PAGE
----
Weekly Portfolio Summary

Not a lot of new information to report from the portfolio and markets over the last week.  Yes, the markets and portfolio was down, but it wasn't exactly violently slow.  If anything, I'd say the thing to note is the volatility levels being so low.  People are becoming more bullish, but they're also extremely wary of another deep pull back.  I think that leaves us in a position of meandering around for a little while.  With earnings season upon us, it's possible that this will start giving the market a charge in one direction or another.  Will we see more earnings overseas due to a weaker dollar?  Will politics be a problem?  Will the Fed step in and start raising rates near the end of the month?  These are the things I think we need to be watching for.

For the week ahead, my portfolio is officially going into earnings season with the first quarter results from Citigroup, Friday morning.  A number of weeks the company warned of a bad quarter, due to bad trading results.  Add to this an interest rate margin that's still as low as can be with a reduced rate of increase seen on the horizon.  Banks in general aren't in great shape and it will be interesting to see how they respond when some of Citigroup's competitors start announcing on Thursday.  If stocks don't go down much further, odds are that we have likely seen a bottom based upon current expectations.  Analysts are expecting to see earnings of $1.07 off of revenues of $17.61B.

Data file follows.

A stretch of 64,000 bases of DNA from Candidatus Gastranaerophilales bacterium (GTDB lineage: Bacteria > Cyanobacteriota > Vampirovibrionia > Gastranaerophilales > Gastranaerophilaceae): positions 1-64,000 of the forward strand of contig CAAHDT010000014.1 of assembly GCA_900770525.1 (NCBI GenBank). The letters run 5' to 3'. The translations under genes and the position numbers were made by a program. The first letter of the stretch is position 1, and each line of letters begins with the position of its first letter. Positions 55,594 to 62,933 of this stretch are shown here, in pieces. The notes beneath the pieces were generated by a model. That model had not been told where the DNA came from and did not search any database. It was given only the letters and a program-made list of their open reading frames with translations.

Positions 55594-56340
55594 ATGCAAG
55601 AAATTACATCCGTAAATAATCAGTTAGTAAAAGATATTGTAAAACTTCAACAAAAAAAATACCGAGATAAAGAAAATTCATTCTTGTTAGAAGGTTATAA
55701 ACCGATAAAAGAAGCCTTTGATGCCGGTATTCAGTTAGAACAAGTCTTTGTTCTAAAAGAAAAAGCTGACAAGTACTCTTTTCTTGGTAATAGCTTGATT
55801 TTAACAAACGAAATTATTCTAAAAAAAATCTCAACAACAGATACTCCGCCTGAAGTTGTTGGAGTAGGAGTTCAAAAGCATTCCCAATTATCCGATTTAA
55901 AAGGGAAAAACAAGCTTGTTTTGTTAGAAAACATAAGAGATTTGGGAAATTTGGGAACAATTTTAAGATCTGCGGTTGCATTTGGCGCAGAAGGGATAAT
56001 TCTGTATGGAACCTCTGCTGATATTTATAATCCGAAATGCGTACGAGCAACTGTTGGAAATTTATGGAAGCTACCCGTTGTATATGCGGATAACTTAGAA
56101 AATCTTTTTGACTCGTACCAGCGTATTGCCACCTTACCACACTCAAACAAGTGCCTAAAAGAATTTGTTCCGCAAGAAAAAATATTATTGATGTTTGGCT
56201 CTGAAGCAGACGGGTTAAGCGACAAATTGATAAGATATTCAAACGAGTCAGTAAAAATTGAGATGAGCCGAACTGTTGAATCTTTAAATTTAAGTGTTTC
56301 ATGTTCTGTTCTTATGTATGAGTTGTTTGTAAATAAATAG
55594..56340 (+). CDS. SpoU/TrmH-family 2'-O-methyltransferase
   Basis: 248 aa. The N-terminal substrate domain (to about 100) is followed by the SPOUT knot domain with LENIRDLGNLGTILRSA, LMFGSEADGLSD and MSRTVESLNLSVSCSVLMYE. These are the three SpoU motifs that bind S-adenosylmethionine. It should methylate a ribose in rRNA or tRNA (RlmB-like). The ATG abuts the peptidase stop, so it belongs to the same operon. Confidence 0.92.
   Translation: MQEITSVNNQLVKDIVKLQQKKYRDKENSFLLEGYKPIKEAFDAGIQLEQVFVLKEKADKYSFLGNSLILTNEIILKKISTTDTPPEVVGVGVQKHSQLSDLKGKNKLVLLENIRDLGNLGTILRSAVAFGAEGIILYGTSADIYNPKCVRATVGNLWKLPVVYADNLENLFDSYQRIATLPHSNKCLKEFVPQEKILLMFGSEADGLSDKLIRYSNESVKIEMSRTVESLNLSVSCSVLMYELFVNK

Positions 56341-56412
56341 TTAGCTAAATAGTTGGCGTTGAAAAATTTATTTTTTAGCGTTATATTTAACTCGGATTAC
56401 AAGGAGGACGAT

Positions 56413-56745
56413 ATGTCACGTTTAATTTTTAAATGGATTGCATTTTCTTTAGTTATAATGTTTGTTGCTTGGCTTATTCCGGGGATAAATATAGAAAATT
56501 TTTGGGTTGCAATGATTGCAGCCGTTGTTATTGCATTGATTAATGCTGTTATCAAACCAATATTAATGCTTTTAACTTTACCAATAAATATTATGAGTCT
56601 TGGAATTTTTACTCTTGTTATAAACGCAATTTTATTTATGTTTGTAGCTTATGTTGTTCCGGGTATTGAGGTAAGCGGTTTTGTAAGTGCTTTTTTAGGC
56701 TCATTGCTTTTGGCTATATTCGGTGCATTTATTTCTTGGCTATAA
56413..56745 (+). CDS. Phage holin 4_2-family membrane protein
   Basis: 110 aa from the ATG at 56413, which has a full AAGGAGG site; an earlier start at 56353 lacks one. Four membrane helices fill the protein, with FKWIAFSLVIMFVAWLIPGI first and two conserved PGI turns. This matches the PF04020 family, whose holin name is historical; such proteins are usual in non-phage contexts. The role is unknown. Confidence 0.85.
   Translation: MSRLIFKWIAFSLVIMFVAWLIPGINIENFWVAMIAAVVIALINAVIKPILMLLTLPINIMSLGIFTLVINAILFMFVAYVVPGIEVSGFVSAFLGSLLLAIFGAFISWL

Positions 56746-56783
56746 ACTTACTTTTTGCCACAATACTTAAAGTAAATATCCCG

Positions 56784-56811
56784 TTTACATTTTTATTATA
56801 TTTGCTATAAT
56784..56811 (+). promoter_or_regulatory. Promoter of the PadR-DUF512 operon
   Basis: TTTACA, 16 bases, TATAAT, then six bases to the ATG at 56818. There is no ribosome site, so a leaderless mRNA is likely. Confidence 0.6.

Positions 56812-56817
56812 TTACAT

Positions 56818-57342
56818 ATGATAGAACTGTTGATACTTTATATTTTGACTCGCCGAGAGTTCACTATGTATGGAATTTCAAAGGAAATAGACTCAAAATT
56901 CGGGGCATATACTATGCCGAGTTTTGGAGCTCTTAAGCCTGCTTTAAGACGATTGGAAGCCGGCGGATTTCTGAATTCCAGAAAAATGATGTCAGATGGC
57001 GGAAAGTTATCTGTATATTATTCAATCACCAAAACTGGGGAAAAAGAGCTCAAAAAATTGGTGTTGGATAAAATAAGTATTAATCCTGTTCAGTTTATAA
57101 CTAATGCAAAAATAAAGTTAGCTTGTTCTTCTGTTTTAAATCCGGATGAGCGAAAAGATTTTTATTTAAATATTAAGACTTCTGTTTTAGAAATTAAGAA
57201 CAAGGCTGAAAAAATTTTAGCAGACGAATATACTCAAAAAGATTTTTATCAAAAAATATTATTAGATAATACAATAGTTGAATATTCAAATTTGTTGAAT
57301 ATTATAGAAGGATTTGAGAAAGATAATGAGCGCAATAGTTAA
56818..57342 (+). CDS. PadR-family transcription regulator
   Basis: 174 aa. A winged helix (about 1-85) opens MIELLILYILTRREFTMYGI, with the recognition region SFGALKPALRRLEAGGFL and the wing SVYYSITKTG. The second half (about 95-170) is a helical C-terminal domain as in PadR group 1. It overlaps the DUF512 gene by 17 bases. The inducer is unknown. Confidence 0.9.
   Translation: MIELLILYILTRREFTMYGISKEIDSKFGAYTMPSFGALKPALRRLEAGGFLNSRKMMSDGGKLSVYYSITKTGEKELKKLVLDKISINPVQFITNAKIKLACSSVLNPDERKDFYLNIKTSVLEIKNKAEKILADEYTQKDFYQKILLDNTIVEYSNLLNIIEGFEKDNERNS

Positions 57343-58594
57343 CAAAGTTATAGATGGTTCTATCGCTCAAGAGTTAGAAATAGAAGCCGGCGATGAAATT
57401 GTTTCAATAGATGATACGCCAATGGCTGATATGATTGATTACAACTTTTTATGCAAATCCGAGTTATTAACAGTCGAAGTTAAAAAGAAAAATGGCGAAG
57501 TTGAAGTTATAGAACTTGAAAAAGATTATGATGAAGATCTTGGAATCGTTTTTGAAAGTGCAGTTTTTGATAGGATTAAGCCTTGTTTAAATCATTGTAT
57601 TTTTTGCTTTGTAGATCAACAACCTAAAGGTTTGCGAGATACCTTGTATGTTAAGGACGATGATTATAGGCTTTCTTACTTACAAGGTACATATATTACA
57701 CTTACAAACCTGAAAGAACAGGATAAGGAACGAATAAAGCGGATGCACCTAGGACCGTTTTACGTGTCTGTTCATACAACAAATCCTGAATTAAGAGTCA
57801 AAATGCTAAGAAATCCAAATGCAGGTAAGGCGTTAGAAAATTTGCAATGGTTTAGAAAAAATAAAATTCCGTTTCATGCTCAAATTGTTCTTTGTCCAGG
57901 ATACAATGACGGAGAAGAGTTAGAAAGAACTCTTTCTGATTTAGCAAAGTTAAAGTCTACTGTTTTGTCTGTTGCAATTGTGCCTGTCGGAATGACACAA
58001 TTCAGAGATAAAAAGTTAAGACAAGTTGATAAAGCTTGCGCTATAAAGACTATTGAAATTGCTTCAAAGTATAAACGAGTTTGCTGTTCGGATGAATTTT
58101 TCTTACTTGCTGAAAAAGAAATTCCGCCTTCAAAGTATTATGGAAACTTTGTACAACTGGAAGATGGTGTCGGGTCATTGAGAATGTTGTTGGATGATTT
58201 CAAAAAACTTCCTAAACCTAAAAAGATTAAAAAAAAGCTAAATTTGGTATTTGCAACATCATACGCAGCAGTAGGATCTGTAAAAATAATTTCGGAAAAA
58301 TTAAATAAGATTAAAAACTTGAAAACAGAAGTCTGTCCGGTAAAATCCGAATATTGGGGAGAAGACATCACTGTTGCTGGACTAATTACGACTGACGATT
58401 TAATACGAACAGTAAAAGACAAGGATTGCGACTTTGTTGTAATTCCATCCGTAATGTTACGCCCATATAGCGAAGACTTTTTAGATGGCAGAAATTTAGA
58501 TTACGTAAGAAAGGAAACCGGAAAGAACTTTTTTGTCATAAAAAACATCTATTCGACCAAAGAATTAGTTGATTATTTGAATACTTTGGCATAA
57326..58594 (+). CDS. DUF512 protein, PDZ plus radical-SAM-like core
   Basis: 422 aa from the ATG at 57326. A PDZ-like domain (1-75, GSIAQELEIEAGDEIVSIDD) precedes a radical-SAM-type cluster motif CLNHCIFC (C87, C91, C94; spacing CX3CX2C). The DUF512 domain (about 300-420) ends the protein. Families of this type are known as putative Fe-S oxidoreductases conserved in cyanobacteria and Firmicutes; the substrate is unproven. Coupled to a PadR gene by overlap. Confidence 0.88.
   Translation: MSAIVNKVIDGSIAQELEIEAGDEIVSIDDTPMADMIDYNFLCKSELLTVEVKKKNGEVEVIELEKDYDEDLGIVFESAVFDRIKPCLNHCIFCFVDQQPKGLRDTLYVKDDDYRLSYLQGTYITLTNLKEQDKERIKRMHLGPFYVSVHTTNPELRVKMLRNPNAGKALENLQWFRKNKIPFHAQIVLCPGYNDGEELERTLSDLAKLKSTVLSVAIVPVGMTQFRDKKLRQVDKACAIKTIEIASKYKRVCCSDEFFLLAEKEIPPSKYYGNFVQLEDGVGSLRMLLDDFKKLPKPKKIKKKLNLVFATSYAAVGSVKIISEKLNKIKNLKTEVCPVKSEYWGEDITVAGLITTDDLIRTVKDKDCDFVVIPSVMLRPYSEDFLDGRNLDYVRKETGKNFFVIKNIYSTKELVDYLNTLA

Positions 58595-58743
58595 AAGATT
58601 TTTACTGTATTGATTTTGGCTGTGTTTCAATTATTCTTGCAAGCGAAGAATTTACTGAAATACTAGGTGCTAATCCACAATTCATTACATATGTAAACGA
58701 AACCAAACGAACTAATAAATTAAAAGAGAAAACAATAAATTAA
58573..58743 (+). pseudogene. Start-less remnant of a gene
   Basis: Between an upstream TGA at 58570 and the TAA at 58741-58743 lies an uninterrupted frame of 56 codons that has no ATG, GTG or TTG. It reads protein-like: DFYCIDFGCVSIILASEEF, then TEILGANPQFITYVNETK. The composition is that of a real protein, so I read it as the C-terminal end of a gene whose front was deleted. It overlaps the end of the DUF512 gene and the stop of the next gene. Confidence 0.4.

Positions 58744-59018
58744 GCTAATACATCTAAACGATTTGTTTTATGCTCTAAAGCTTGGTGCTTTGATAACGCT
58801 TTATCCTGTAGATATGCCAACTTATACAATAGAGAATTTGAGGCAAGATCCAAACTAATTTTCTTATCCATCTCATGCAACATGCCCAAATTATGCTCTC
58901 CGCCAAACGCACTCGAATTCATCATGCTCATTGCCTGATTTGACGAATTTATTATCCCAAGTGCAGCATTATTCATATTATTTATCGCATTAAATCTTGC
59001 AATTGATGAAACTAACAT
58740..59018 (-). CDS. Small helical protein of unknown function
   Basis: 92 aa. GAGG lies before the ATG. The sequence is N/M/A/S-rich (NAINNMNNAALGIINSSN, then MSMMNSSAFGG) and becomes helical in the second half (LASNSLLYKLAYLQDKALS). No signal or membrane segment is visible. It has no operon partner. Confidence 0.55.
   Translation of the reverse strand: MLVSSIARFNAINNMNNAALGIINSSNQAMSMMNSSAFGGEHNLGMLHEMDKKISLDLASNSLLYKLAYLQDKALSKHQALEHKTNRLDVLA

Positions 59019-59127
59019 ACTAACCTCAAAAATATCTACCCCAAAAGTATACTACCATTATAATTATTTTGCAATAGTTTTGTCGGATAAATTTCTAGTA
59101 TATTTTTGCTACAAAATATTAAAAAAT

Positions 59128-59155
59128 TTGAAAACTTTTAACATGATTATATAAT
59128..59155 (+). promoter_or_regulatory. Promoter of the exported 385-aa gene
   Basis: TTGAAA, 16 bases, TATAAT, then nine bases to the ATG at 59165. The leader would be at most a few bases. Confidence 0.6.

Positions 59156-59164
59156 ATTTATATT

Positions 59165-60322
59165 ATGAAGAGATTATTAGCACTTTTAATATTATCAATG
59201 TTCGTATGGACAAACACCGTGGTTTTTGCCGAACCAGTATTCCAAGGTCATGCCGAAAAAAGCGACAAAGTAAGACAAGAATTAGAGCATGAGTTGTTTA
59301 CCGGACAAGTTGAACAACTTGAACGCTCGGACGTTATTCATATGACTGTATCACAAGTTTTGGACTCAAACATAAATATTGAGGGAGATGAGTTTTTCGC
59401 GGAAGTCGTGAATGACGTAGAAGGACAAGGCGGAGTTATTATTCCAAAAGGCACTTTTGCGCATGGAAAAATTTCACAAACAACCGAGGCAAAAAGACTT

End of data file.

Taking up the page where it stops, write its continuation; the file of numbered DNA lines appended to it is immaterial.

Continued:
Stock Ratings: 1 = buy at current stock prices, 2 = buy on a 5-10% dip in stock price, 3 = sell on a 5-10% increase in stock price, 4 = sell at current stock prices to raise cash. Ratings are based upon a combination of 12-18 month outlook on stock direction and market driven need for capital preservation or appreciation.  The ratings may not necessarily directly results in moves I make due to financial positioning and cost basis.